Children's days are structured around the various skills adults feel they should learn. As students they attend school for most of the day. The rest of their day children spend in some extra classes that parents feel help build skills children need. These are formative years and learning is key. So we have built education systems around effective ways for children to learn. But how effective are our ways of teaching if they do not take into consideration how children learn naturally? Is it really logical that adults teach children how to learn rather that teach in ways that match how children's minds work?
In her experience as an educationist, Mridula Saria sees this contradiction clearly. She feels that if we teach in ways that children naturally learn from the world around them, the learning will be more effective. And children, she shares from her experience and research, do not work well when they have to focus on one thing or learn from listening constantly for long periods. Children need to explore and experience to understand and learn. She feels that most of our structured teaching is counterintuitive to how children learn.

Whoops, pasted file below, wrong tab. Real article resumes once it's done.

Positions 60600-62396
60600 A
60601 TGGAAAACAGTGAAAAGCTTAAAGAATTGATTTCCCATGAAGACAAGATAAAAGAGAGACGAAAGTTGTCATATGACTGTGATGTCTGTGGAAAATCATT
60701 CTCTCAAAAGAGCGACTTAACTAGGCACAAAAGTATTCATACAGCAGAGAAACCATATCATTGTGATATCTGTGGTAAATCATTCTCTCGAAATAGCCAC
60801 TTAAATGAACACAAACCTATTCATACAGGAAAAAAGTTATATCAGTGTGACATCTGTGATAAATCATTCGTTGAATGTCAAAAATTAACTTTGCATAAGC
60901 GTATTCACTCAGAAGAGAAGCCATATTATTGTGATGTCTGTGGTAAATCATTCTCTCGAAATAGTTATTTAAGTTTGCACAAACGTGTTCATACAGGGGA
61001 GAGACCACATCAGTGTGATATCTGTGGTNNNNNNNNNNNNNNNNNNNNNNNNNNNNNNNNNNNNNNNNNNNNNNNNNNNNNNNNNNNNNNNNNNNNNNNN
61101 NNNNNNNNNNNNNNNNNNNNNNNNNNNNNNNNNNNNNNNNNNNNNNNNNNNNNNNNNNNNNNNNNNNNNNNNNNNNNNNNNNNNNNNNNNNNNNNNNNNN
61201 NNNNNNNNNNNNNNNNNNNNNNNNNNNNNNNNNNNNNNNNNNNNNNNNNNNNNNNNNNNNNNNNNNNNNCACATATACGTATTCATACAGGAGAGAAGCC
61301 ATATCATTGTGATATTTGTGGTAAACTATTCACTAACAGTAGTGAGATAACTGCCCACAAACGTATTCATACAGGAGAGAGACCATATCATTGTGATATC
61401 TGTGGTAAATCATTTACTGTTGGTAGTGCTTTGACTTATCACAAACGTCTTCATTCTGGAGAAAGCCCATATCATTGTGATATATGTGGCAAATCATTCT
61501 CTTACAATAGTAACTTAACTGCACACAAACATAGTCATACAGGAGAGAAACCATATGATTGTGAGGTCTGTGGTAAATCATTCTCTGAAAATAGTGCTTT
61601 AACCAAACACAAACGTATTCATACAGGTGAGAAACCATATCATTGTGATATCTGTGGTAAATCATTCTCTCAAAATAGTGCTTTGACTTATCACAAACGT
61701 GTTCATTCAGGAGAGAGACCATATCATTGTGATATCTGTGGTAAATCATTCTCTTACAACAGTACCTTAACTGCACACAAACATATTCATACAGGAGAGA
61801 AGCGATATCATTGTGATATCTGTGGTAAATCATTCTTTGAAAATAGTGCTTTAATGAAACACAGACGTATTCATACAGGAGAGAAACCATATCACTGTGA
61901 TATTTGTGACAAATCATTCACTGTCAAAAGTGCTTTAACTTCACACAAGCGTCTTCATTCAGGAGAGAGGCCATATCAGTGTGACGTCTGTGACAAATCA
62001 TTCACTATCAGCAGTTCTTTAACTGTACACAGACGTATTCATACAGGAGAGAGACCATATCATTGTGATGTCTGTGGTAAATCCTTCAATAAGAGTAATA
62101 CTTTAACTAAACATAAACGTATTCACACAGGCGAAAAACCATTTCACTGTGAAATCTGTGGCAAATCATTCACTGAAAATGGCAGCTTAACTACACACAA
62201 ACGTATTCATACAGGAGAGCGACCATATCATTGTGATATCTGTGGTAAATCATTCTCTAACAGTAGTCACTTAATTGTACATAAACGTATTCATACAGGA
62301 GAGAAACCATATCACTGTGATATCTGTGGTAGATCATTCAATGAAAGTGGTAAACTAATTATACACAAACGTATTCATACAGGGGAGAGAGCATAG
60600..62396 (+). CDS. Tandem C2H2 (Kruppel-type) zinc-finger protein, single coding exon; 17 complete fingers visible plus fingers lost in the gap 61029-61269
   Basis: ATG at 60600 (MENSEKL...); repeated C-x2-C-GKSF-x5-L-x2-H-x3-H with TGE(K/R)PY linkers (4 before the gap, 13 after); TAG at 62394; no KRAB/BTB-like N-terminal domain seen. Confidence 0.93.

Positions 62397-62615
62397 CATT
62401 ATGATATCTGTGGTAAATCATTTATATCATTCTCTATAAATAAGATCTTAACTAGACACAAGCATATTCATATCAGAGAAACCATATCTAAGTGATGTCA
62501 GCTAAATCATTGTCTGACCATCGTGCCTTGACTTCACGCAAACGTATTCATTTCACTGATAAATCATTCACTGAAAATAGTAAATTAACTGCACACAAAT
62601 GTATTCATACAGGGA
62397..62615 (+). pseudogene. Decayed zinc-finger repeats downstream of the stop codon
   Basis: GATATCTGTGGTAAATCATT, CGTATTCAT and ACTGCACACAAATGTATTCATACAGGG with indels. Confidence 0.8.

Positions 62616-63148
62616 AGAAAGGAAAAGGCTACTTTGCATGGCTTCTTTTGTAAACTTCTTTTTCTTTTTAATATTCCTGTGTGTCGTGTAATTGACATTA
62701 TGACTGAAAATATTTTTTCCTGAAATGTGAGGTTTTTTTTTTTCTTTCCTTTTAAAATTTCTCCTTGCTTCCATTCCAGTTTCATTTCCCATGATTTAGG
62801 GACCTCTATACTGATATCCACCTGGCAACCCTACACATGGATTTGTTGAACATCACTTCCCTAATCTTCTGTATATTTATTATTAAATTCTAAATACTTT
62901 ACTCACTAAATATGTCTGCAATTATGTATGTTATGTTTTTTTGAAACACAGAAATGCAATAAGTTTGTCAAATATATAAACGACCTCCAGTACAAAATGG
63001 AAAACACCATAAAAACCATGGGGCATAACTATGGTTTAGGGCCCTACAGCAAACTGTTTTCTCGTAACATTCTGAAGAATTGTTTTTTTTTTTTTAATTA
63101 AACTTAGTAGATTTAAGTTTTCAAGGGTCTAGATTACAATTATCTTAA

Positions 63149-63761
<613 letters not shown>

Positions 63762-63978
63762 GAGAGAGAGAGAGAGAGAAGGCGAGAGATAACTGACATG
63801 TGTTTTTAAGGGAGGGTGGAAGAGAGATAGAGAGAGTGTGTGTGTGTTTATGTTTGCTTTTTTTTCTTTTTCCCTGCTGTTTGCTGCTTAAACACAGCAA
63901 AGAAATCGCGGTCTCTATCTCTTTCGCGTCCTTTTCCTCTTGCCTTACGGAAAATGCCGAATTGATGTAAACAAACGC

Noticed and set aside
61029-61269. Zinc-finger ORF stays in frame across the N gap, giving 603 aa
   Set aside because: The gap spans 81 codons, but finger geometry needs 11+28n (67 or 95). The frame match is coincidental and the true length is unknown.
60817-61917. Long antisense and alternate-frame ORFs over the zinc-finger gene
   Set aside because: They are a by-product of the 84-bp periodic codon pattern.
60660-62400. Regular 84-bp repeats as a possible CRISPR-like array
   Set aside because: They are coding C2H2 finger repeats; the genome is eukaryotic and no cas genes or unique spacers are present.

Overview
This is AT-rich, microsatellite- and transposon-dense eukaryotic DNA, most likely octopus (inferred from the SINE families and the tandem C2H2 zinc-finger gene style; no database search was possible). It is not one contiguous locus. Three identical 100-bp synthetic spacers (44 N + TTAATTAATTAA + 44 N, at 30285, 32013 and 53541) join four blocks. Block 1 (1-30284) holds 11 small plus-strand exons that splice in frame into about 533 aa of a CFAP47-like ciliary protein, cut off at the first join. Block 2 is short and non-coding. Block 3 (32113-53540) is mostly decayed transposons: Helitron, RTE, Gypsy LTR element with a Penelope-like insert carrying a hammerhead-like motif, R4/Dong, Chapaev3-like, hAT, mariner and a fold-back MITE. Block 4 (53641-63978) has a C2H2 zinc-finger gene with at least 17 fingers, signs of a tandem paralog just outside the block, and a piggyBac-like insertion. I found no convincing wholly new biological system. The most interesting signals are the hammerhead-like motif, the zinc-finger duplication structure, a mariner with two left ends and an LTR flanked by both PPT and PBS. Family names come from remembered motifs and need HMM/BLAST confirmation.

Saria is a software engineer who stumbled into teaching children when she decided to do a ‘codemasters’ workshop for children to make learning how to code fun. She realized that if more concepts were made fun to learn when she was a child, she would have learn much more and would have widened her horizons in so many ways. She and her friend Aayushi Kedia started with a few more skill based classes which grew into Grooming Tales that offers workshops and camps to foster children to be confident, skilled and knowledgeable individuals.
In this episode of Here's Why, Saria talks about what her experiences with children have taught her about misconceptions and mismanaged expectations that adults have about how children learn. In her experience children learn naturally almost like creative scientists. They test their hypothesis and make conclusions from their experience. But our existing structures of learning may be impeding learning simply because we are teaching children how we would like them to learn rather than how they like learning.
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